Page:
There are multiple propositions on how to fund such a system. For starters, the taxes we pay for Medicare would go to the new system. It has also been estimated that the amount of tax required would be anywhere from 8 to 17%. It sounds expensive, and it is, but consider that employers providing health coverage (even with copays) pay anywhere from 7 to 25% of each employee’s annual salary to provide this benefit. Employers could still bear this cost, or else be able to increase salaries such that the federal tax could be removed from the employee’s paycheck.

    Consider this – uncontrolled diabetes over years often leads to kidney failure, blindness, non-healing skin wounds that lead to amputations, and premature nursing home placement. If I have a patient with early diabetes and without insurance, she can either A) go to her physician for her checkups every two to three months and obtain her oral medication or her insulin free of charge, or B) she can act noncompliantly with her recommended care because she has no money and no insurance – and then, 15 years later, we have a woman in florid kidney failure, on dialysis three days a week (hugely expensive), going blind, in a nursing home at the age of 60, and draining the system of thousands of dollars a month. It sounds dramatic, but I cannot count the number of cases I have seen almost exactly like this one. I know people often think of a nationalized system as a “liberal” idea, but I insist that it is a fiscally conservative notion, and one that must be considered before being cast aside. Over a ten year period, it is estimated by healthcare economists that a nationalized single-party pay system would save over a trillion dollars – yes, that actually says trillion. A thousand billion. That’s $100 billion dollars a year.

    If you have read this far, I applaud your attention span. If you would like to learn more about a national single-party pay healthcare system, one website many of us like is that of the Physicians For a National Health Plan. I am also including a link to the Physicians’ Proposal for such a plan that was published in the Journal of the American Medical Association in 2003. There are many excellent resources listed in the bibliography for more information. I welcome comments on this issue, as always, and hope to hear what you have to say.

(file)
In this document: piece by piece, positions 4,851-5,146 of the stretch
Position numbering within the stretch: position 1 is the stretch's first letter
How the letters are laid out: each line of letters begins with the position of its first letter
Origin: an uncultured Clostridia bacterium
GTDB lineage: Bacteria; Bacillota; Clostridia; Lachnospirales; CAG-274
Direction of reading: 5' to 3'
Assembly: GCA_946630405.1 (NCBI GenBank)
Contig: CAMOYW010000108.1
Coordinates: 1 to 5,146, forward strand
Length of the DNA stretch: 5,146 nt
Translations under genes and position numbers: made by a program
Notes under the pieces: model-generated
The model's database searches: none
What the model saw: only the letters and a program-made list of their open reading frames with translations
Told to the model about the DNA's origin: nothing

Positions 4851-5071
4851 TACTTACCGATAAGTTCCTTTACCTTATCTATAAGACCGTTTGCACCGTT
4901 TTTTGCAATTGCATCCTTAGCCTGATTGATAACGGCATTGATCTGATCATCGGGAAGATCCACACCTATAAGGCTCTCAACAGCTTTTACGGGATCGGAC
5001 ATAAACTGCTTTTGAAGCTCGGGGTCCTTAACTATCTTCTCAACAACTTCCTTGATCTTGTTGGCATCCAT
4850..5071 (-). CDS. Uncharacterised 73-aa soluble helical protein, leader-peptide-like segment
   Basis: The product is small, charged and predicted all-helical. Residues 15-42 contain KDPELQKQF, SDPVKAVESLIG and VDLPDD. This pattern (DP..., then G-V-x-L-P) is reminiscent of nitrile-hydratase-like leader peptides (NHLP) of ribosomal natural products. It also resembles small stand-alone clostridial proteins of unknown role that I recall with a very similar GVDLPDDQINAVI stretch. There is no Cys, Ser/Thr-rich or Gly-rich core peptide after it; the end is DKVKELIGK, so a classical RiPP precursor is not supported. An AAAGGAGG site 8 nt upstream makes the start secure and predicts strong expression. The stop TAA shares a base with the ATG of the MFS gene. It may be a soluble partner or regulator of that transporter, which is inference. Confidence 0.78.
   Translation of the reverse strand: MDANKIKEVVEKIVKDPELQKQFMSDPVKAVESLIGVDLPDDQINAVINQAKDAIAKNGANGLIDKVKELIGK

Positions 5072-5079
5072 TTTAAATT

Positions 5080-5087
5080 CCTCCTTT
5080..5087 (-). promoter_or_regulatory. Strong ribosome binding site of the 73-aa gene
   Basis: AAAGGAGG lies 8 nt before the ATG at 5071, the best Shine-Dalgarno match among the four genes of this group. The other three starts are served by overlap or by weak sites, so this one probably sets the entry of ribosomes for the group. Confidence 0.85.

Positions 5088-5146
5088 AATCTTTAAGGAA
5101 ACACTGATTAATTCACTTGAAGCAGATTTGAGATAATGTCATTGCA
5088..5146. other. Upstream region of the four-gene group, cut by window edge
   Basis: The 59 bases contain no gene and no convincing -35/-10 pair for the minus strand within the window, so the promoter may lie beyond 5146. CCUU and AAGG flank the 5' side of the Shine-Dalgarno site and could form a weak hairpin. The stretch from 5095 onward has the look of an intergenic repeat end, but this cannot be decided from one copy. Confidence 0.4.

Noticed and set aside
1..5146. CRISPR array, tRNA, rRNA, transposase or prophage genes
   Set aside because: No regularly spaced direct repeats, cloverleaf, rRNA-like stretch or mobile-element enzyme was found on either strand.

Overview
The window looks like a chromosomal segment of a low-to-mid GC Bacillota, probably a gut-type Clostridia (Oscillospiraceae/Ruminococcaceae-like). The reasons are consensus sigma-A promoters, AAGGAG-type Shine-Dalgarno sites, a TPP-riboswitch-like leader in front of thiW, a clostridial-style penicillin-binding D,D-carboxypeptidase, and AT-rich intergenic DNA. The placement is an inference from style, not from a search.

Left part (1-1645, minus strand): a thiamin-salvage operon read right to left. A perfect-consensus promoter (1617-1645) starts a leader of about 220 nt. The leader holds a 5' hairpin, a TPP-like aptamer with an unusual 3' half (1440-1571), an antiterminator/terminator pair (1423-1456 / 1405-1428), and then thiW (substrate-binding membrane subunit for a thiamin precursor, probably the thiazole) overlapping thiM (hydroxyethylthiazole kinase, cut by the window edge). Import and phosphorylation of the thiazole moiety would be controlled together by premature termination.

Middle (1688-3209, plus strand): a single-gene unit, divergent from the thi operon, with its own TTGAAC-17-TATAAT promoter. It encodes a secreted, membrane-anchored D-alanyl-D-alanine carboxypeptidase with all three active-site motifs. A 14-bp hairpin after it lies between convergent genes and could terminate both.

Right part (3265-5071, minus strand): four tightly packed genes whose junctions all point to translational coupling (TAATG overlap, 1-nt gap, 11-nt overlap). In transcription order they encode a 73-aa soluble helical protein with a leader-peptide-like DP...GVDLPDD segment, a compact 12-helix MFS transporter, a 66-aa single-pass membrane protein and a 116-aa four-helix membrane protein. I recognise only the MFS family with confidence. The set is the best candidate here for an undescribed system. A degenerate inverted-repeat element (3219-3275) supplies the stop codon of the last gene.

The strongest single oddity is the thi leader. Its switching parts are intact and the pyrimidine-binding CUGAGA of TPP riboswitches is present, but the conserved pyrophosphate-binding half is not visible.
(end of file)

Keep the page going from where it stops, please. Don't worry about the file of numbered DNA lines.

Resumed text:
What I have learned from the Harborview ER  1

    Posted on March 28th, 2006. About Health Care, Ramblings.

    The city of Seattle is in shock over what is now being called “The Capitol Hill Massacre.” In a city where acceptance and tolerance are a given, Capitol Hill is the neighborhood reflective of Seattle’s welcoming attitudes. Rainbow flags fly from many businesses, people talk openly on the streets while waiting for buses, and the area’s high street features everything from Indian cuisine to handmade fabrics. It is generally considered one of the more desirable places to live. The thought of seven people dying violent, tragic deaths in a home there recently is a bit surprising, to say the least.

    Just prior to the shootings, I finished my overnight shift in the Harborview Medical Center emergency department. When I returned later in the evening for another shift, the residents and attendings who had been on during the day looked emotionally and physically drained. The surgery residents seemed unable to comprehend that they were resuscitating these trauma victims featured in the national news media. As has been reported publicly, another victim died after reaching Harborview, and two others made it to the intensive care unit. During the night, I saw a stabbing victim, several young people in a horrible motor vehicle collision (one died), multiple injuries from fist fights, “car vs tree,” “pipe vs head,” cardiac arrest, and of course countless overdoses and intoxications brought in by the police. Everyone left feeling depressed and tired.